The noose, around corruption, is tightening. It’s no longer that easy. Handing the money ‘under the table’ is soon going to be a cliché. There is increased vigilance on all the usual routes of corruption. It has become very for a prospective bribe giver send the receiver behind the bars. All you need to call the CBI who will give the notes treated with a special powder which catches finger prints, making easy for the investigating agency to prove the incident in the court of law. Then there is e-tendering, online job interview, online form submission etc. Along with technological advancement, there is a decline trend of corruption at the lower level. Under CCTV surveillance, a peon can hardly ask money from visitors to fix an appointment with his boss! Recently, the Narendra Modi government took a historic step by abolishing oral interviews for candidates selected in written tests. Although controversial, the decision is set to crush corruption to a great extent across the country. States like Assam where the BJP came to power for the first time has already decided to emulate the Central model of doing away with interviews.

Another reason for corruption, most at the behest of government officials and lawmakers, is the enough loopholes to hide the illegally acquired assents. The main motive behind corruption is to convert the money into assets. House-wives and children of government officials having crores in their bank accounts is no wonder. In state like Meghalaya there are bigger loopholes as the majority local tribals, who are Scheduled Tribes, don’t have to pay income tax. Government officials, barring a few at the top, were in no need to declare assets in their names, let alone those in the names of all others in the family and outside. But, the recent government order, as required by the Lokayukta Act, made it mandatory for all government officials to declare the assets registered in their own and dependents’ names. While in Central government, the norm was in vogue for long, its implementation in the state government is expected to clean the system to a great extent. When officials would have little room to stash the illegal money, they are likely to opt for the honest route! It is true that ‘if there is a will there is a way’, but that ‘will’ (to corrupt) might lose its strength if there are few ways (to convert money into assets) left!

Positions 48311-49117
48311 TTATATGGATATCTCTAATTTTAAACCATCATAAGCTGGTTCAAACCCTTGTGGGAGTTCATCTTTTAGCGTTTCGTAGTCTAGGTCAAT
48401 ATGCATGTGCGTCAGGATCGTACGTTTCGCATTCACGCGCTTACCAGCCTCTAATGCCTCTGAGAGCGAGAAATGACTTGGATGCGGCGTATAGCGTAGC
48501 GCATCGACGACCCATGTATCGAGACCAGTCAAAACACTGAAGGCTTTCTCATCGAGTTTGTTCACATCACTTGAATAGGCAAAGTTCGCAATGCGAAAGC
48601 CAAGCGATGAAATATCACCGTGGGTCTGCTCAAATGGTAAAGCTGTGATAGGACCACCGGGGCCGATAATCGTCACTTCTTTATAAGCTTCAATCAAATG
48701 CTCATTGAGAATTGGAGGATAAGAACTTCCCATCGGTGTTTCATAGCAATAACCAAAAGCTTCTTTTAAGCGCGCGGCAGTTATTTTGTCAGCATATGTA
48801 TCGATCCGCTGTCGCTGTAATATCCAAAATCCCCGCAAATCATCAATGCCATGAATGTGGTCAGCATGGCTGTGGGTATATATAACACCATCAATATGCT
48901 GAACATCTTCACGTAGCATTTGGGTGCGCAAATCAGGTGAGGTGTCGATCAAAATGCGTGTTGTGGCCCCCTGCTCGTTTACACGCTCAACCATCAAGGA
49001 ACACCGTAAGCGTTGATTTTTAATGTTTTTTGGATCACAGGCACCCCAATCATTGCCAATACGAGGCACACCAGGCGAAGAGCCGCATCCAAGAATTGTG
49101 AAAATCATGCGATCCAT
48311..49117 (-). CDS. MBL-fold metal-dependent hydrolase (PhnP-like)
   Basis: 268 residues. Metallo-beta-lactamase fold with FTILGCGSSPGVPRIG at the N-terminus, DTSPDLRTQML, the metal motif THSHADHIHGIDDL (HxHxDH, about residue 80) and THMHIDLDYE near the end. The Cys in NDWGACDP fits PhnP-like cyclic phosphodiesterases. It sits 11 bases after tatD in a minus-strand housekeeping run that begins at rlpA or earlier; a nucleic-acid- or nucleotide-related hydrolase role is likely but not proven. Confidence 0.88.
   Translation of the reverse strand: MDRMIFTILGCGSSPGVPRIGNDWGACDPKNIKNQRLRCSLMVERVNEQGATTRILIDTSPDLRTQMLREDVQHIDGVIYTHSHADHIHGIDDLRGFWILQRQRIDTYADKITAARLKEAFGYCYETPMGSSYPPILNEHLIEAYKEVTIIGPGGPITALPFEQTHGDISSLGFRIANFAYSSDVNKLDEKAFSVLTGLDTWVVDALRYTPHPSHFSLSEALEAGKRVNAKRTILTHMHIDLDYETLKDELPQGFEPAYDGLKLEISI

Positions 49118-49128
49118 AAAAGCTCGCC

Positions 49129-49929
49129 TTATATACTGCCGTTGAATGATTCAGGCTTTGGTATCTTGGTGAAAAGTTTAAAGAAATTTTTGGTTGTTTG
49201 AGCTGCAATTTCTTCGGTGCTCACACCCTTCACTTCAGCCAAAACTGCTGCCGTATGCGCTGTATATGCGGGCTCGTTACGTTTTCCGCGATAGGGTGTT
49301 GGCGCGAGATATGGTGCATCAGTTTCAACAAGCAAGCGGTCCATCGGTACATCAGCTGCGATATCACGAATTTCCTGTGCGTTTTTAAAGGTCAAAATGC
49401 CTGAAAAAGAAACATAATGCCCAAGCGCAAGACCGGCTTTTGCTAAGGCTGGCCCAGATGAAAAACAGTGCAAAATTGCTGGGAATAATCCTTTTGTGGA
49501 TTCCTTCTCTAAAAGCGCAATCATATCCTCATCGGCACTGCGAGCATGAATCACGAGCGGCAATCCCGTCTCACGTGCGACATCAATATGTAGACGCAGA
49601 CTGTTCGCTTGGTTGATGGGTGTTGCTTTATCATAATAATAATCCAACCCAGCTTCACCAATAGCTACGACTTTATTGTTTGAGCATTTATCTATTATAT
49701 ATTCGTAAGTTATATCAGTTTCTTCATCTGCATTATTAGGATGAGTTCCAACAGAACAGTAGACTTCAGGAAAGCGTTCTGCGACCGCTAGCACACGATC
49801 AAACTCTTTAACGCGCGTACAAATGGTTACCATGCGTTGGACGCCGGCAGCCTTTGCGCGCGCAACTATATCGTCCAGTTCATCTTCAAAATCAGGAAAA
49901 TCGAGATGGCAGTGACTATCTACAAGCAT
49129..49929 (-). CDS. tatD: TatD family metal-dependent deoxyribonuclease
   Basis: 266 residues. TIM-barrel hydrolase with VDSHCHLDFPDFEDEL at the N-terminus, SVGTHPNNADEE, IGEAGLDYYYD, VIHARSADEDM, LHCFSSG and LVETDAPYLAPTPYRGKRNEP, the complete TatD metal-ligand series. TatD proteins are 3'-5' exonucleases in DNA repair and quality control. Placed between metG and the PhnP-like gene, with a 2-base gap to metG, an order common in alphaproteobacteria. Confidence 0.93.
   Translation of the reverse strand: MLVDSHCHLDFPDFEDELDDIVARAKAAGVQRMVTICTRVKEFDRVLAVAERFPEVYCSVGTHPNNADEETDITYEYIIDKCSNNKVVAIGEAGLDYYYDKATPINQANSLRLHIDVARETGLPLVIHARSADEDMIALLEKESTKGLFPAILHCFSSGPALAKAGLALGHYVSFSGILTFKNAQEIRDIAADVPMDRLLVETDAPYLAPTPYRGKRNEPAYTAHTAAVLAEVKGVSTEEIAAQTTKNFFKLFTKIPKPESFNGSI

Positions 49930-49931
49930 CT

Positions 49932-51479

(Published as editorial in The Meghalaya Guardian on June 10, 2016)